Much of the material for an alternative art history exists not in pristine archives but in fragments of ephemera and distant memories; piecing these works and events into new narratives requires a creative approach. One such reconstruction is “You’ve Come a Long Way, Baby: The Sapphire Show,” on view until July 31 at Ortuzar Projects in New York. The exhibition reimagines the “Sapphire Show,” which opened on the Independence Day holiday weekend in 1970 at artist Suzanne Jackson’s experimental arts venue, Gallery 32, in Los Angeles, as a reaction to a lack of representation of Black women in the local art scene.
While reuniting the original participants—Gloria Bohanon, Yvonne Cole Meo, Eileen Nelson, Senga Nengudi, Betye Saar, and Jackson—this iteration brings together pieces from that era with more recent projects and takes place on the opposite coast. These conditions invite a question: How can one re-present an event from fifty years before in a way that acknowledges shifts and changes in the artists’ lives and oeuvres since? Starting with its title, “You’ve Come a Long, Baby”—once a Virginia Slims advertising slogan courting feminists, here a fitting tribute—the show delineates such developments, presenting an eclectic assortment of prints, paintings, photographs, sculptures, and collages that add up to an intimate, hand-picked re-envisioning of the first “Sapphire Show,” one more invested in drawing attention to its artists than replicating its checklist.
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Before walking into the main space, visitors encounter two vitrines. In one, photographs of Jackson and others at Gallery 32 and announcements for other exhibitions at the space set the stage for the venue that made the first “Sapphire Show” possible. In the other, a program flyer and a press photo nod to other shows that included some of the six artists, and sit beside materials that point to their wider context—such as an article written by Meo on the work of Houston Conwill in an issue of Black Art: An International Quarterly and an out-of-print artist anthology titled Gumbo Ya Ya that features entries on almost every “Sapphire Show” participant. The only archival piece directly tied to the show at hand is an original announcement, featuring black-and-white photographs of the participants.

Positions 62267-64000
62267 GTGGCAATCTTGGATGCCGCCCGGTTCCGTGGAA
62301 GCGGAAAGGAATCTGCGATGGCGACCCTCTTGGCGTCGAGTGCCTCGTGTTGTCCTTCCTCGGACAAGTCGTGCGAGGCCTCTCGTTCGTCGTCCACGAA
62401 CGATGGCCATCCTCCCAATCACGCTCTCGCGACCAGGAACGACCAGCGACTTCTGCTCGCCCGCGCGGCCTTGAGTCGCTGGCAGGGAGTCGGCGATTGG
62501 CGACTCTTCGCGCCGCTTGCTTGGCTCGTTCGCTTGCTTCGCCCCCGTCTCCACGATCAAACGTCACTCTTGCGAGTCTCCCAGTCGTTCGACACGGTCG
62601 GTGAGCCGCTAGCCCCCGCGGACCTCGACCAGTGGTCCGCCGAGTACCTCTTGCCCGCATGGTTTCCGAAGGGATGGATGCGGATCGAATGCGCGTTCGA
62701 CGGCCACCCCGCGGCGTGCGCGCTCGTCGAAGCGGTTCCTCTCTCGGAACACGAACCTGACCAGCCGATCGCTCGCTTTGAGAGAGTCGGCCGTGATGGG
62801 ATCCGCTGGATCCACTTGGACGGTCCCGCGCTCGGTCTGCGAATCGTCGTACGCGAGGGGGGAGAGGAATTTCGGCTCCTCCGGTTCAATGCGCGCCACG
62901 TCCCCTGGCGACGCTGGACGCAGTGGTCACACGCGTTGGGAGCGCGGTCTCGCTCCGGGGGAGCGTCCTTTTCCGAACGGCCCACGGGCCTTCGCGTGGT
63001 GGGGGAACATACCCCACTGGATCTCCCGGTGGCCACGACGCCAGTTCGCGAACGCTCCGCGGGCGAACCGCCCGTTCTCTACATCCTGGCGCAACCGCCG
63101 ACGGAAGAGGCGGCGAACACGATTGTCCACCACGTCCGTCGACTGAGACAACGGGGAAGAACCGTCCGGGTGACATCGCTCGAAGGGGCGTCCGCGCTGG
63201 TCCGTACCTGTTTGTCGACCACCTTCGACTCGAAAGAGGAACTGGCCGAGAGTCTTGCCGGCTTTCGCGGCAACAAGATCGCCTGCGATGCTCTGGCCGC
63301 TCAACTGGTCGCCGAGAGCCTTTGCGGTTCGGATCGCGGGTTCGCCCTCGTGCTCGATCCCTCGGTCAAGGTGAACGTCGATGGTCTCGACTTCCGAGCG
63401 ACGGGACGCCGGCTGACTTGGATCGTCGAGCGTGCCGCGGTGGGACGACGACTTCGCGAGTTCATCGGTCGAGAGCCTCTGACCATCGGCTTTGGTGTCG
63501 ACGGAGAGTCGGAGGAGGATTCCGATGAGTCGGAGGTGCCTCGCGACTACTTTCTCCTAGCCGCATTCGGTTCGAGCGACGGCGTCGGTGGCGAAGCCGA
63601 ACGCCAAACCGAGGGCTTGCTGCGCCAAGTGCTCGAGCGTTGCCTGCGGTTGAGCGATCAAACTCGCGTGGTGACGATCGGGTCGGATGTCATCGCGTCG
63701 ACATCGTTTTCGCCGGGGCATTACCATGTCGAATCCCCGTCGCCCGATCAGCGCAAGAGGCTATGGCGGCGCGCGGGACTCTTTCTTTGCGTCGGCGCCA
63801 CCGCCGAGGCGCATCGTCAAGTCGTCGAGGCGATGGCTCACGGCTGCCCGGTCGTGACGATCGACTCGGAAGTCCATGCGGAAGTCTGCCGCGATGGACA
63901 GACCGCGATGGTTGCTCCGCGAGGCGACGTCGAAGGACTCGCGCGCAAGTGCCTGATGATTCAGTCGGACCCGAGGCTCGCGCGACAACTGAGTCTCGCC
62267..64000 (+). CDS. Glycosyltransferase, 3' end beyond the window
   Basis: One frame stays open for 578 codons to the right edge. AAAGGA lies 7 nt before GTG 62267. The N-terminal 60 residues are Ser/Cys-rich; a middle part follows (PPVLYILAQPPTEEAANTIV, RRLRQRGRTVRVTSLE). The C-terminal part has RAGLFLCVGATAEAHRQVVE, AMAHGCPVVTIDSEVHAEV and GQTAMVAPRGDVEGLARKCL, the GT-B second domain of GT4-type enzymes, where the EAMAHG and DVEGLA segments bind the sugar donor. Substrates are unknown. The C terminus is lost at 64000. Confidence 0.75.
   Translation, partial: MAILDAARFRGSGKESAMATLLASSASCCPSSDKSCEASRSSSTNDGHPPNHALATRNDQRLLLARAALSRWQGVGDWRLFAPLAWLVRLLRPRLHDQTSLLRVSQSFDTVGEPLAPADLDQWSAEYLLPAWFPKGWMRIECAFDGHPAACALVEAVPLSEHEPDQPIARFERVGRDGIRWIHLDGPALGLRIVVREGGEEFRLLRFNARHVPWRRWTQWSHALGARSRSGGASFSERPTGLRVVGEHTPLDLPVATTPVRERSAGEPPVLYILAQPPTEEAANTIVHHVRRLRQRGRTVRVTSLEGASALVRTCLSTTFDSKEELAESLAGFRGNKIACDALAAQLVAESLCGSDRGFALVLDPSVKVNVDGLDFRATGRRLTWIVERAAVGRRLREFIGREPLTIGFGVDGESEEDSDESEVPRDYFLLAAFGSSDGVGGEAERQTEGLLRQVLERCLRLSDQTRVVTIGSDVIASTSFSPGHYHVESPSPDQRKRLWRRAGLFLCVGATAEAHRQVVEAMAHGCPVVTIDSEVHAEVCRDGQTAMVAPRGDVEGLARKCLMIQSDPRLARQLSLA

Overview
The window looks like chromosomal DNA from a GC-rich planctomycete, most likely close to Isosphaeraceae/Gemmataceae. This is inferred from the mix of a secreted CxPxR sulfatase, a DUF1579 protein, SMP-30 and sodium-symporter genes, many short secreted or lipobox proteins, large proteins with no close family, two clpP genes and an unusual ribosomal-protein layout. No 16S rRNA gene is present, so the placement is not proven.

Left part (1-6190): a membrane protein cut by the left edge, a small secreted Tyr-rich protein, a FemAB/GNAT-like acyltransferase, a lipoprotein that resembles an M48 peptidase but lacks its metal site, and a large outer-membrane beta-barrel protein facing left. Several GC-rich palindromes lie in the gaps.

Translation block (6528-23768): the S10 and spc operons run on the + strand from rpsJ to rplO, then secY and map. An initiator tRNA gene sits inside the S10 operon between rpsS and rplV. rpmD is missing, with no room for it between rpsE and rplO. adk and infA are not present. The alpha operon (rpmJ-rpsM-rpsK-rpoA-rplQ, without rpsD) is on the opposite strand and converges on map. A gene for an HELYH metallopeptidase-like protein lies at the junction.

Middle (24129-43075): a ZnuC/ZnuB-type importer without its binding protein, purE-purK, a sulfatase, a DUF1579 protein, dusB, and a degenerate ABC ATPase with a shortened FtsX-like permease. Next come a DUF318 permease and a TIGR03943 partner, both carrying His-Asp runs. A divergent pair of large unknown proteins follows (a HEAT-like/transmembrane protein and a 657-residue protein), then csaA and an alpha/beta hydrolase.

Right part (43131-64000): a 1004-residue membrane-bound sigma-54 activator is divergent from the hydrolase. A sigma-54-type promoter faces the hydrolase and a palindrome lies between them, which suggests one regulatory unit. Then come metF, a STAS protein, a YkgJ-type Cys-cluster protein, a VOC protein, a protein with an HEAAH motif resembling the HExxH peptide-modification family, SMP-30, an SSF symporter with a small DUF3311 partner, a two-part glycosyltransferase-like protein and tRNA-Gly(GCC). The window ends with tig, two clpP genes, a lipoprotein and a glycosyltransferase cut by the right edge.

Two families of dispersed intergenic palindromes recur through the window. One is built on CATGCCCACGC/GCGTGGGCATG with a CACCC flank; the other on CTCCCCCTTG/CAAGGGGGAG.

From this introduction, assemblage becomes a motif in the exhibition. Many of the works on view are true assemblages, like Eileen Nelson’s Wood City (ca. 1970s)—a geometric composition made of thick branch segments jostling with wood strips, shards, and shims standing on end—and one of Betye Saar’s shadow boxes featuring Aunt Jemima figurines, which led the way in recontextualizing the problematic image. Assemblage can also describe how the works are displayed, without deference to chronology, medium, or subject. This leads to some unexpected encounters. Water Composition V (1969–70/2018), one of Nengudi’s lesser-known “Water Composition” works, beckons visitors into the main gallery space: on a low platform lie four clear, roughly twelve-foot-long flattened vinyl tubes filled with colorful liquid; they resemble oversize freeze pops. Visitors familiar with Nengudi’s soft, abstract installations made from pantyhose and sand might note that this piece is still reminiscent of the body, yet its emphatic reference to the inexpensive summertime treat makes it irreverent, casting it outside the more outwardly serious work in both Nengudi’s oeuvre and this exhibition. The other, smaller, untitled “Water Composition” (1969–70/2021), comprising connected triangular pouches, perches flaccidly on a pedestal in a far corner of the gallery. The juxtaposition of these works with darker and more enigmatic collage and mixed-medium works by Meo and Bohanon, respectively, demonstrates that although the six artists came together under the same rallying cry for the “Sapphire Show,” the timbres and strategies in their work are distinct. What ties the current exhibition together are the five works by Jackson, who represents the nexus of both shows, as the host of the original one and the sole artist among them represented by Ortuzar Projects. The wizened, somber face on a dark old tree in Jackson’s painting American Sampler (1972) is echoed in the expressionless but nonetheless beguiling silhouettes in Bohanon’s pieces.
At a time when institutions are slowly recognizing late-career Black women artists, and the market for their work is ascendant, “You’ve Come a Long Way, Baby” posits an alternative way of reintroducing such practitioners to the art world. It follows one of the less common paths to remembering these formative moments by celebrating rather than fretting over the gaps and openings in the archive and the artists’ memories. Reassembling these diverse practices illuminates new stories to be told, new constellations to be formed.